Happy Birthday, Sean Puffy Combs. I see that his 50th birthday party in Los Angeles was quite the A list affair, with Jay Z and Beyonce, Kanye West and his in-laws.
Fifteen years ago, Puffy had a blow out birthday at Cipriani Wall Street. I was there, and I’ll never forget it. It was just one of many Puffy parties at the time that were memorable. And here we are 15 years later. Back then, the Kardashians didn’t exit. Neither did Kanye. Or Beyonce in a big way. Jay Z was just a name on the list.
Sean Combs has always been the nicest, most agreeable and interesting person in hip hop. Even when he was connected to unsavory moments that involved the police or Champagne bottles. And he’s still here, more successful than ever.
Here’s what I wrote 15 years ago:
from November 6, 2004:
Nobody has ever accused Sean “P. Diddy” Combs of doing anything the small, elegant way.
His 35th birthday party last night should have been called “The Sweet Smell of Excess.”
If nothing else it proves that the rap impresario — who cannot sing, dance or act — is a phenomenon unto himself and has perfected life as a post-millennial Jay Gatsby.
More than 1,500 of Combs’ closest friends packed themselves into Cipriani’s ballroom last night — the same place where Combs celebrated his birthday five years ago. The event was an elegant black-tie affair, although not everyone adhered to the letter of the law.
Mariah Carey came in a white Vera Wang wedding dress with flowing tulle and sported a diamond tiara. Vivica A. Fox wore a flowing gown and diamonds from a Toronto designer. A tuxedo-wearing Tony Danza looked sheepish when I asked him if he didn’t have to get up early to do his show the next morning.
Also spotted in the perfect sea of beautiful — and I mean gorgeous — supermodels and young women with long, long legs: George Hamilton, Ben Chaplin, Carson Daly, Guy Oseary, Jay-Z, Nia Long, Usher, Bruce Willis, Ingrid Casares, Clive Davis, Rocco DiSpirito, Suzanne Bartsch and David Barton, art dealer Tony Shafrazi and, of course, the ubiquitous Paris Hilton.
Supermodel Frederique, dolled up for the occasion, sat in the lap of nightclub owner Amy Sacco. Universal Music Group chief Doug Morris, with Island/Def Jam’s L.A. Reid, kept an eye on Mariah and on the enormous cost of the party.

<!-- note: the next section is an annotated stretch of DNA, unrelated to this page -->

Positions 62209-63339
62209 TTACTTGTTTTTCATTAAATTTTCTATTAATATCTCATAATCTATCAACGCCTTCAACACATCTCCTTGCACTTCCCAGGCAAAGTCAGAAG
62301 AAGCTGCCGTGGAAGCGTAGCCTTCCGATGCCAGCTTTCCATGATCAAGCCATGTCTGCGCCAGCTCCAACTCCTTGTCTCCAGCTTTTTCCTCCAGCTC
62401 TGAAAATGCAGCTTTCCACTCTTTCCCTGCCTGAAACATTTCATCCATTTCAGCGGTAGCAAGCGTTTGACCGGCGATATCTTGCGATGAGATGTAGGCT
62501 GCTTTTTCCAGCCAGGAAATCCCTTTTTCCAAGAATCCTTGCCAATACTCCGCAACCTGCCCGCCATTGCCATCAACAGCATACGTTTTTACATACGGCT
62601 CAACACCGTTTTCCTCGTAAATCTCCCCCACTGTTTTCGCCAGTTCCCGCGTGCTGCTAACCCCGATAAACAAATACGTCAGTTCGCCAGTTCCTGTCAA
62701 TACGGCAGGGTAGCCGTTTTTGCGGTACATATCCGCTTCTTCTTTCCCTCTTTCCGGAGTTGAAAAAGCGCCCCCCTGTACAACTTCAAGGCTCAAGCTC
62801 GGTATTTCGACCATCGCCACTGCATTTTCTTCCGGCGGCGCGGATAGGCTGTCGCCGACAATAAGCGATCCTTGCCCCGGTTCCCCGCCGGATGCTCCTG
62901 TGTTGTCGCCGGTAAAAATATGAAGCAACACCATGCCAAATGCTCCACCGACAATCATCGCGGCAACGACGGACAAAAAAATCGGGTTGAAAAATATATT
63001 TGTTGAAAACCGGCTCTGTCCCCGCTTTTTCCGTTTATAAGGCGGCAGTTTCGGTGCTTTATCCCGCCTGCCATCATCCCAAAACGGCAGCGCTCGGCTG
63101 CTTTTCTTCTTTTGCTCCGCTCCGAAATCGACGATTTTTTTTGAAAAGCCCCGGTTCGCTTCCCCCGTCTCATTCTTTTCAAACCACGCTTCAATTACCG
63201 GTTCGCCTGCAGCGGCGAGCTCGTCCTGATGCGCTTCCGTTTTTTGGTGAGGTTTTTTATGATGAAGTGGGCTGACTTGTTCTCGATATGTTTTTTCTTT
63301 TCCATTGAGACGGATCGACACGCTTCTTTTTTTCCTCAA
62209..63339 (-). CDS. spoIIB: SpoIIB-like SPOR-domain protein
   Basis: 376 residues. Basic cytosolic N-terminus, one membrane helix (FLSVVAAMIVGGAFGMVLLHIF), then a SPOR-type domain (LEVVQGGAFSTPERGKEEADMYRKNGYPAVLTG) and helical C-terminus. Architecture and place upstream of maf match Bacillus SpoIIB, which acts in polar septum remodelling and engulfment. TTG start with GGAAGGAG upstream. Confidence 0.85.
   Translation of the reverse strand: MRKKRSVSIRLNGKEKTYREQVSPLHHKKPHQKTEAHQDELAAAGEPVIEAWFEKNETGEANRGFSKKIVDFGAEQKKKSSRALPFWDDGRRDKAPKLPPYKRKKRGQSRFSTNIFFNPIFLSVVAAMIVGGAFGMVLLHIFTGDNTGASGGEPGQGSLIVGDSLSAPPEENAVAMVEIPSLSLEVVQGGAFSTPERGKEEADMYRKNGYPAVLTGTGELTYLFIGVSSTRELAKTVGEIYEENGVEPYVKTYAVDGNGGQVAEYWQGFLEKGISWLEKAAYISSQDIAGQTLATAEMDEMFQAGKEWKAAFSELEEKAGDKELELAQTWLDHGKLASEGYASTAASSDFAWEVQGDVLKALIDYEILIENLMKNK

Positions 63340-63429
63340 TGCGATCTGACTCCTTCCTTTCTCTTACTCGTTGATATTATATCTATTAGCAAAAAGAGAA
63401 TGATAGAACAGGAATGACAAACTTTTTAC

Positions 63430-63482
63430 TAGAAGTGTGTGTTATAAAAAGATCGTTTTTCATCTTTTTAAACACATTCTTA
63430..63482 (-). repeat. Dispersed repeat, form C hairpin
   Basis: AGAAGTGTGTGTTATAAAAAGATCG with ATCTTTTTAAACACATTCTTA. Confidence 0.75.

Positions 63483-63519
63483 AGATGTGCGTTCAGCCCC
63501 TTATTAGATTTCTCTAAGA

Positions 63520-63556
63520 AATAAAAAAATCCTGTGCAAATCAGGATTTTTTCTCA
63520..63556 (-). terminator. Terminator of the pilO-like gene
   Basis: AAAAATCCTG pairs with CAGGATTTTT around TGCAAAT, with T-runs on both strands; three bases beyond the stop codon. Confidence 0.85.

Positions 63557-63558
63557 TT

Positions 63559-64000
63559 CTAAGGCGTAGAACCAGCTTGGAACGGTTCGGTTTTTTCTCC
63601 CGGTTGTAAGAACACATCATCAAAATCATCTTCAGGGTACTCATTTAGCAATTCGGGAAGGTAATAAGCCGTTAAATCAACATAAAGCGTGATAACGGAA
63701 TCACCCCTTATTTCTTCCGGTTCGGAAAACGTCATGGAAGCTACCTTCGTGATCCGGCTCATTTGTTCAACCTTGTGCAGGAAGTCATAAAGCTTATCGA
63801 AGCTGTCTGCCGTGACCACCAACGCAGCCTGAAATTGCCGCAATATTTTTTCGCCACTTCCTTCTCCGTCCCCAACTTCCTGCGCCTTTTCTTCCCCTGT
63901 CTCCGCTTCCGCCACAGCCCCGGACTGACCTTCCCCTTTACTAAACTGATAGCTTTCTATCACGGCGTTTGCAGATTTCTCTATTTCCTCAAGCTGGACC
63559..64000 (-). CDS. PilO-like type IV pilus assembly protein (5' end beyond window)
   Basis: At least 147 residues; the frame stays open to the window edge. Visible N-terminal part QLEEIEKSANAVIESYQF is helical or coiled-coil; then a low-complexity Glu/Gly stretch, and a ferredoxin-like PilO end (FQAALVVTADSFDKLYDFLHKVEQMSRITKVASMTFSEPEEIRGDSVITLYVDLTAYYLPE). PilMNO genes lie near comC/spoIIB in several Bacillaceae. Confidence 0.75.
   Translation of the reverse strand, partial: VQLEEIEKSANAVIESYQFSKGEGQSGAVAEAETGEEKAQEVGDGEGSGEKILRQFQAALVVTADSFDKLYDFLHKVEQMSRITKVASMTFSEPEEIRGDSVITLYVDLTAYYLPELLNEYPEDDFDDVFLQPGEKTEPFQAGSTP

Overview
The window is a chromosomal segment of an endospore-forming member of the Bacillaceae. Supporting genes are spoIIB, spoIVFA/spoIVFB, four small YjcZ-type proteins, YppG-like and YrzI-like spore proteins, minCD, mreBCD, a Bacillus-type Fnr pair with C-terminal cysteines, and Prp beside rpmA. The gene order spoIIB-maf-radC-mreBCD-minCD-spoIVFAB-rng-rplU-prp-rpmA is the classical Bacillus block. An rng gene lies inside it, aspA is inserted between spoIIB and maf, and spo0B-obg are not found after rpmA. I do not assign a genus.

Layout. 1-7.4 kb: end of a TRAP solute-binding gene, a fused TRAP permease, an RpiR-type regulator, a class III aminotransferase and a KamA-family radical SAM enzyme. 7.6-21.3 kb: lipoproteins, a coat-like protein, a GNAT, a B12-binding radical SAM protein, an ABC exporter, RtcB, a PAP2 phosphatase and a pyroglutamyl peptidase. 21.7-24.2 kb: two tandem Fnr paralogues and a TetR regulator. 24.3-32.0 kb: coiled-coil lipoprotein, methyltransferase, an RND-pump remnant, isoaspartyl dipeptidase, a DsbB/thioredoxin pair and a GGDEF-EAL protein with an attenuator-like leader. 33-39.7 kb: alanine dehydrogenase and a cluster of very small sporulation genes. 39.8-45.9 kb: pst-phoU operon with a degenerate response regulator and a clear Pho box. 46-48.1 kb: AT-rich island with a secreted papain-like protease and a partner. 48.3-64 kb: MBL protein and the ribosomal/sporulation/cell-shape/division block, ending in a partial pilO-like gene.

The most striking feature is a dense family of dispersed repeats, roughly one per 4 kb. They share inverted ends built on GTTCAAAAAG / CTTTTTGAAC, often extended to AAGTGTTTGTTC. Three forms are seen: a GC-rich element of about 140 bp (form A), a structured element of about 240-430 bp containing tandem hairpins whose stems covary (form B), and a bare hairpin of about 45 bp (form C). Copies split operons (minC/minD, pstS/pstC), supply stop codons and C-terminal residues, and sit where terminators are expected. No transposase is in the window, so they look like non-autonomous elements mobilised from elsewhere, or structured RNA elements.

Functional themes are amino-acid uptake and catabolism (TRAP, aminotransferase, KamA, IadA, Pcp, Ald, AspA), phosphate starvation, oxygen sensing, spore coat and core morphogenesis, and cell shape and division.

“Do you have to pay for this?” I asked Morris, who was accompanied by his new Motown chief Sylvia Rhone.
“I hope not,” Morris shot back.
Who exactly was paying might have been a question that crossed people’s minds as more than a dozen gussied-up violinists greeted people in the entryway. Once inside, huge video screens projected film clips of Combs’ life while giant pictures of him as a boy with his late father adorned the cavernous room.
The ballroom itself was flanked by raised levels where guests could congregate as they watched the dance floor. Later, curtains on the levels were pulled back to reveal beds, booths and water-filled porcelain bathtubs. Higher video screens flashed the words “KING DIDDY.”
Was there a cake, you ask? Were there hookers, acrobats and go-go dancers? Yes, to all of the above.
I don’t remember anyone singing “Happy Birthday,” but at some point Combs was treated to a musical number when some long-legged dancers climbed out of a gigantic cardboard cake and serenaded him with “Hey, Big Spender.” At the end they altered the lyrics to “Hey P. Diddy.”
Combs was flanked by his criminal-defense attorney Ben Brafman, his regular lawyer Kenny Meiselas and, of course, his mother Janice Combs.
Who and what we didn’t see: Ron Burkle, “Vote or Die” shirts, Fonzworth Bentley, Lil’ Kim or Mase.
Who and what we did see: ice sculptures with the P. Diddy logo, Denise Rich, and Donna Karan fresh from the Ovarian Cancer Research dinner in Chelsea, where she honored Trudie Styler.
By 2 a.m. the crowd was going strong, the lights were nearly out and the thud of bass reverberated off the marble in what used to be a bank. Doug E. Fresh, calling out raps and emceeing for the night from above the stage where Combs and about 300 people milled about, took the hour to make a political speech. “[Expletive deleted] Bush!” he cried over and over. The crowd, swathed in anonymity, echoed the sentiment.